It’s not often that I find myself lost for words, so it’s easy to remember the last time. A couple of years ago I was in my first meeting with the then education secretary and had just told her that one of her policies, on English and maths, was failing.
I expected a robust defence and short-shrift. What I got was a reflective, informed and constructive debate about the challenges of supporting more young people to enter adulthood with better literacy and numeracy skills. The two things we firmly agreed on were that the policy intent was correct – but that achieving it was complex and fraught with bear-traps.
It was a refreshingly honest and helpful discussion about a policy that is still not working. The English and maths GCSE resits policy requires every 16-year-old who has failed to achieve at least a grade 4 to retake the GCSE, or equivalent, until they have.
This week, the GCSE results will once again show that most of those resitting will fail to improve their grade. For those who have reached at least grade 4, we should offer warm congratulations, of course, and recognise their own enormous hard work and that of the college staff who support their learning.
An achievement worth celebrating
The defenders of the policy are right that we should help as many young people as possible to achieve the grade because it helps them to progress in life, learning and work. Achieving at least a grade 4 does provide a passport on to further learning and work, so it is an achievement worth celebrating. At the same time though, we should recognise just how damaging it can be for young people to have to face an exam they are very unlikely to pass.
The explanation for why I say so starkly that the policy is failing is straightforward and is based on the facts. In 2017, 59.1 per cent of all 16-year-olds achieved grade 4 or better in English and maths (for those on free school meals, it was only 40.3 per cent). By age 19, only a quarter of those without at least a grade 4 go on to achieve it.
In other words, a policy that rightly sets out to help every young person achieve has a success rate of about 70 per cent. In my book, on such a fundamental set of skills, that is simply not good enough.
At the Association of Colleges, we want to see a more sophisticated policy, a strategy to help make it work and for resources to support delivery. The policy intent is right, but it is inconceivable that we will ever get close to 100 per cent of 19-year-olds achieving.
Some simple maths helps here. Even if the achievement rate by age 19 for resits doubled to 50 per cent, which would be remarkable, then there would remain around 20 per cent of 19-year-olds without at least a grade 4 in English and maths. Still not good enough for me, because that cohort enters the adult world underprepared and sorely disadvantaged. And worse, they enter that world branded by the establishment as failures in a system that will always help less than 100 per cent to achieve. That’s simply wrong and unfair.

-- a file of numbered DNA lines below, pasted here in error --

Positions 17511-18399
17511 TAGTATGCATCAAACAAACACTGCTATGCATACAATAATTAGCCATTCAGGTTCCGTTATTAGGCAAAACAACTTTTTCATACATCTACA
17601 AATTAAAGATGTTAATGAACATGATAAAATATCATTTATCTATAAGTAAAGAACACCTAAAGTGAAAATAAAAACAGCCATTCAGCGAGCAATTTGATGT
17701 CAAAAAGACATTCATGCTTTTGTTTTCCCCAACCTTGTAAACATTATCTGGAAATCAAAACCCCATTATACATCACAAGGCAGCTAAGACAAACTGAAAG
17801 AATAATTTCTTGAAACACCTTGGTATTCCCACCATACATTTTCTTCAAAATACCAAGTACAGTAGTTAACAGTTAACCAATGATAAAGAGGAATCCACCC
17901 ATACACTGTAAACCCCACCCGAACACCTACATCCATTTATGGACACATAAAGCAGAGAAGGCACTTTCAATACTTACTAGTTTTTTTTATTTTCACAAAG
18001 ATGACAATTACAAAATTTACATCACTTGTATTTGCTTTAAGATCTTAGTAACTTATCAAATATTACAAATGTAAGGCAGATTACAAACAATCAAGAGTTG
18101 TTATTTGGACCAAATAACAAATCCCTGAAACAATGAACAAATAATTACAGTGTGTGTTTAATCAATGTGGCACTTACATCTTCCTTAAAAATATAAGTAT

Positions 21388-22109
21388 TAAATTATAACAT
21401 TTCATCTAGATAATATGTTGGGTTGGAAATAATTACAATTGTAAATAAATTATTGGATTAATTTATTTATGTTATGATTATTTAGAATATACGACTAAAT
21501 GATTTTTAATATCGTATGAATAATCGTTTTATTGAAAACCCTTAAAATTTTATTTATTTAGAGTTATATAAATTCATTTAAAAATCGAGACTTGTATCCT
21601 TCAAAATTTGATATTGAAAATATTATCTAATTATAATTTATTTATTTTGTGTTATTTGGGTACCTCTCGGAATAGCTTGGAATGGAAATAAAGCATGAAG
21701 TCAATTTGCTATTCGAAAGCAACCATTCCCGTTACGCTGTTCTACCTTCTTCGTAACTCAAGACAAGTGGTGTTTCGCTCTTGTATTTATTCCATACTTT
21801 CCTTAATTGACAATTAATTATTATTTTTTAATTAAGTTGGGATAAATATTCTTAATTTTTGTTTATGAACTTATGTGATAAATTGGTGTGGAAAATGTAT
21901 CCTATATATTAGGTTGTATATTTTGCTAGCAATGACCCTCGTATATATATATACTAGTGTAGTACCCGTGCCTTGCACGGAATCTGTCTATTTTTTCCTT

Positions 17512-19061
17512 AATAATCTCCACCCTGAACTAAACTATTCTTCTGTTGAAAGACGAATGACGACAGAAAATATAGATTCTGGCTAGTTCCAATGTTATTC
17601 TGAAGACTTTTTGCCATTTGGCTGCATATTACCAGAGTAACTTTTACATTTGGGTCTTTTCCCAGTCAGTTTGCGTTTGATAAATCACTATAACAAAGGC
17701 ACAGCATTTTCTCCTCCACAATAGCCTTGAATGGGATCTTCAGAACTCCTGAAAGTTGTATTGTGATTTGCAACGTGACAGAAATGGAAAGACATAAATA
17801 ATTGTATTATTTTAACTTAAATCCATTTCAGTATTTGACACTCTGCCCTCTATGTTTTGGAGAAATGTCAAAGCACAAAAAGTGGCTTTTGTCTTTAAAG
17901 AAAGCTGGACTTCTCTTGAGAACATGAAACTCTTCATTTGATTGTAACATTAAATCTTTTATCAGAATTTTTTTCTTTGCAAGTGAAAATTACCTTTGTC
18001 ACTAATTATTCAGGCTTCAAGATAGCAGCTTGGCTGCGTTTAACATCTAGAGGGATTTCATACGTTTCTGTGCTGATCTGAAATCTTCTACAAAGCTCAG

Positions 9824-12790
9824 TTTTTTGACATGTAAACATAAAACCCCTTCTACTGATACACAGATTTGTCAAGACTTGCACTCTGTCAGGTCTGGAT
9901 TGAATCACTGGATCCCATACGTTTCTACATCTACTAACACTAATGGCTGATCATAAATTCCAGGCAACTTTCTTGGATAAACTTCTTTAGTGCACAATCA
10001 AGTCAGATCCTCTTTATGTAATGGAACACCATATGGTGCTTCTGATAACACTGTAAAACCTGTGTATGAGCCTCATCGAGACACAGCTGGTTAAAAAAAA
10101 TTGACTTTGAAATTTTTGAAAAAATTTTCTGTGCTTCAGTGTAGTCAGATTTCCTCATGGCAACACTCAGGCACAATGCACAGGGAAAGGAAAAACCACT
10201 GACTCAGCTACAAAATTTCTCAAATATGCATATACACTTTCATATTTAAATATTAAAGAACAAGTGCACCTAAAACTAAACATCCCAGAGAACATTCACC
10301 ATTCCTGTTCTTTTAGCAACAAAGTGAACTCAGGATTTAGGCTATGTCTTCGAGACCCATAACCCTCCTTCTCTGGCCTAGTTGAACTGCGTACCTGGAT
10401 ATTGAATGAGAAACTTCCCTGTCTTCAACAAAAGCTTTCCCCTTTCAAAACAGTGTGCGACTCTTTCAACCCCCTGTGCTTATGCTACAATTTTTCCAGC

GCSE resits: 'We need a strategy'
We need to do three things. Firstly, we need to help as many young people as possible achieve by age 16 and for those missing out we need to maximise their chances of passing a resit. That will be helped by the Department for Education investment in centres of excellence, the pilots on funding and by more understanding of what works for resits.
Secondly, we need to have an alternative path for those not able to achieve by 19, which helps them develop better literacy and numeracy and which means they are not labelled as failures. The new functional skills qualification might deliver that post-16 but we also need to think about what happens at key stage 4, where it is clear to schools that a significant cohort of pupils are unlikely to achieve the GCSE grade 4 or above.
Thirdly, for both we need a serious strategy, led by the DfE, supported by schools and colleges and backed up with resources targeted to help those most in need. It is incredible that colleges and schools are not properly funded for the extra study students undertake for their English and maths, meaning that resources are diverted from students’ main study programmes. It is even more wrong that it has been agreed that resits for the new T-level students will be funded separately, with more flexibility on using GCSE or functional skills. If it is right for T-level students, why not for everyone else?
The current policy won’t achieve what we all want. Worse than that, it can be damaging for young people to have to resit or to be deemed a failure. Some young people will want to and should resit the GCSE, but we need a more sophisticated policy, a strategy and better resources.
David Hughes is chief executive of the Association of Colleges